But in the 1990s the WWF began advocating “eco-labelling”—working with corporations like Cargill, McDonald’s and Walmart to certify various products and activities as “green.” In 2006, it began partnering with Coca-Cola to promote freshwater conservation in exchange for a $20 million donation. In 2011 Coke and the WWF launched a campaign to raise funds to conserve polar bear habitats; consumers could donate to WWF using “Coke Reward Points”; these projects are now in 50 countries. Coke revenues in 2014 were $46 billion. And it takes 150-300 liters of water to produce a half-liter of a sweetened beverage, in a world where billions of people live without adequate fresh water and obesity is sky-rocketing.

And it’s not only the WWF: The Nature Conservancy partners with Dow Chemical and Cargill; Conservation International works with Bank of America, Coca-Cola, Disney, Exxon-Mobil, McDonald’s, and Nestlé, to name only a few; while the Environmental Defense Fund also partners with McDonald’s. All of these partnerships help to fund the huge numbers of staff people needed to run environmental organizations around the world. Even Greenpeace, a group that has engaged in radical environmental protests over the years, now also engages in eco-consumer campaigns, thus helping to legitimize “the very political and corporate processes that are causing the overall rate of unsustainable consumption to escalate.”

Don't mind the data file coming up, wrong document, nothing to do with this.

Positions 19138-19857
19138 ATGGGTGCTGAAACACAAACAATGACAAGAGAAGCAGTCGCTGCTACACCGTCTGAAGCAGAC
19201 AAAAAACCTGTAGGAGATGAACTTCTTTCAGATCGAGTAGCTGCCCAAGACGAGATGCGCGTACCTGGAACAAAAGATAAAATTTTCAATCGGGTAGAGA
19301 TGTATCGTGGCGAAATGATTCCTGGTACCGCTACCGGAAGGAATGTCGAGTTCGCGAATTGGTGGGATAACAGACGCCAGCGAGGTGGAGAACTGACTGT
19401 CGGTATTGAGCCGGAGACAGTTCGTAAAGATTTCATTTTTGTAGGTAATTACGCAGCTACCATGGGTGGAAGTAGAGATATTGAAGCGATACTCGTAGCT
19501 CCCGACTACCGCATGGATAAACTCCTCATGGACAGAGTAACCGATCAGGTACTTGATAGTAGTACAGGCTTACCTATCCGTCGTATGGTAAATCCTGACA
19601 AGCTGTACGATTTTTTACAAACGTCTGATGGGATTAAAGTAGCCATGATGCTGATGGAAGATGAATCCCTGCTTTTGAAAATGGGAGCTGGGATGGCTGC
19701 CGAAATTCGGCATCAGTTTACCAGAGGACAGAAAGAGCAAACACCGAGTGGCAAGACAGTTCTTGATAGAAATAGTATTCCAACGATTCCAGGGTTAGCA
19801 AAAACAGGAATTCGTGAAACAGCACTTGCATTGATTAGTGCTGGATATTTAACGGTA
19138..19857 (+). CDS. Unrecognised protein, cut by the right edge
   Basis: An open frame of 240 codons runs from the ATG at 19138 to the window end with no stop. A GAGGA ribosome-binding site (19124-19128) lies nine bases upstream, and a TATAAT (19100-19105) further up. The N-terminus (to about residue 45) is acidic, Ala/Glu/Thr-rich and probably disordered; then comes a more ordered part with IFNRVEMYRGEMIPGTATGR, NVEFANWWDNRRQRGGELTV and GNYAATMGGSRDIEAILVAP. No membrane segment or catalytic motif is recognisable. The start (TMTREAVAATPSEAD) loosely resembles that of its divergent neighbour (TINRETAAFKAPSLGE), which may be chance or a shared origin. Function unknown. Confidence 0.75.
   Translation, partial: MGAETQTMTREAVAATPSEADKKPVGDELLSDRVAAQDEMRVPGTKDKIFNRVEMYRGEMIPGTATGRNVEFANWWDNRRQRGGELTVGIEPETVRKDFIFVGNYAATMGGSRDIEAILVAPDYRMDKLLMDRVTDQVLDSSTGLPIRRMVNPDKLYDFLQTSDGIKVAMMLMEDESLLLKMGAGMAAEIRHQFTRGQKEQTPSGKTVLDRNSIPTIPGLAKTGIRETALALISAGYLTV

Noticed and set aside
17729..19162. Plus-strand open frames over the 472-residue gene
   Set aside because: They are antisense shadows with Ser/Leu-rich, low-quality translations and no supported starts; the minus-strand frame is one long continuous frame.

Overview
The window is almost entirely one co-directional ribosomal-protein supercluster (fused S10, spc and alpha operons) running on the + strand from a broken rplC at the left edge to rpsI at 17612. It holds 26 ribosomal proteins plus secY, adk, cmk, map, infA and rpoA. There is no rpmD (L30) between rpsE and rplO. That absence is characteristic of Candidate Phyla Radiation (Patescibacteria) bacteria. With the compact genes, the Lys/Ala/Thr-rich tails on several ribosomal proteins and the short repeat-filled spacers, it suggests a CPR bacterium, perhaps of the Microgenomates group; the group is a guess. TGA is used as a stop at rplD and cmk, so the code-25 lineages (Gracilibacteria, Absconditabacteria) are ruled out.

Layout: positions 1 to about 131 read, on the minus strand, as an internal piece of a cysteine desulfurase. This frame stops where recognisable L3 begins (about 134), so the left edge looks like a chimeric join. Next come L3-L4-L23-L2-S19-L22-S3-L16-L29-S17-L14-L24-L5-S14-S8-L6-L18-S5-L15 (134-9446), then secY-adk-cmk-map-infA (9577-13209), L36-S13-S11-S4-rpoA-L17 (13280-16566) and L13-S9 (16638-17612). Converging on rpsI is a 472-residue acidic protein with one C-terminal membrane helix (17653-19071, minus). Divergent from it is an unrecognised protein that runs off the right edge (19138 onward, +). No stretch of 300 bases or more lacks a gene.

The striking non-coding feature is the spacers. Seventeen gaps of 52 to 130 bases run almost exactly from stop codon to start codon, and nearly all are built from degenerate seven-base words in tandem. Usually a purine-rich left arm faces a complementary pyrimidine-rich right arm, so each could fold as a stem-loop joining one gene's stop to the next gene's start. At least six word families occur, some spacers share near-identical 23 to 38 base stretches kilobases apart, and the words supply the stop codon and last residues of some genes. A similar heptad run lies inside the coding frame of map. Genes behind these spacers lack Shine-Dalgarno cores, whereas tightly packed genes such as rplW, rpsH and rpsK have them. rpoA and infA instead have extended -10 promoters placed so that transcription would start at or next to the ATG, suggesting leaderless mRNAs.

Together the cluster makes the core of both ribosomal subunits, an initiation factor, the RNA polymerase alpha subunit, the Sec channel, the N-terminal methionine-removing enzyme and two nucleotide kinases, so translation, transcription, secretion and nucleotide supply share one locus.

Please do not get the impression that Dauvergne dismisses the contributions of mainstream environmental groups. Some of the best parts of the book are his stories of the achievements of those groups—protecting wilderness and animals, alerting the public to environmental dangers, and so forth. Yet ultimately, he is forced to admit, as are we, that despite these contributions, the situation of the planet is getting worse and worse and worse. And it’s going to take a lot more than the environmentalism of the rich to change it.

But that’s not all. Just after the review came out, I heard a discussion on the radio about another book–God forbid I could find the scrap of paper on which I wrote the title–about the relationships between food banks across the country and food chains like Walmart. Such mega-markets donate to the food banks and then claim they support the hungry. But something like 17% of Walmart employees are on food stamps because they’re paid to so little. Collusion ?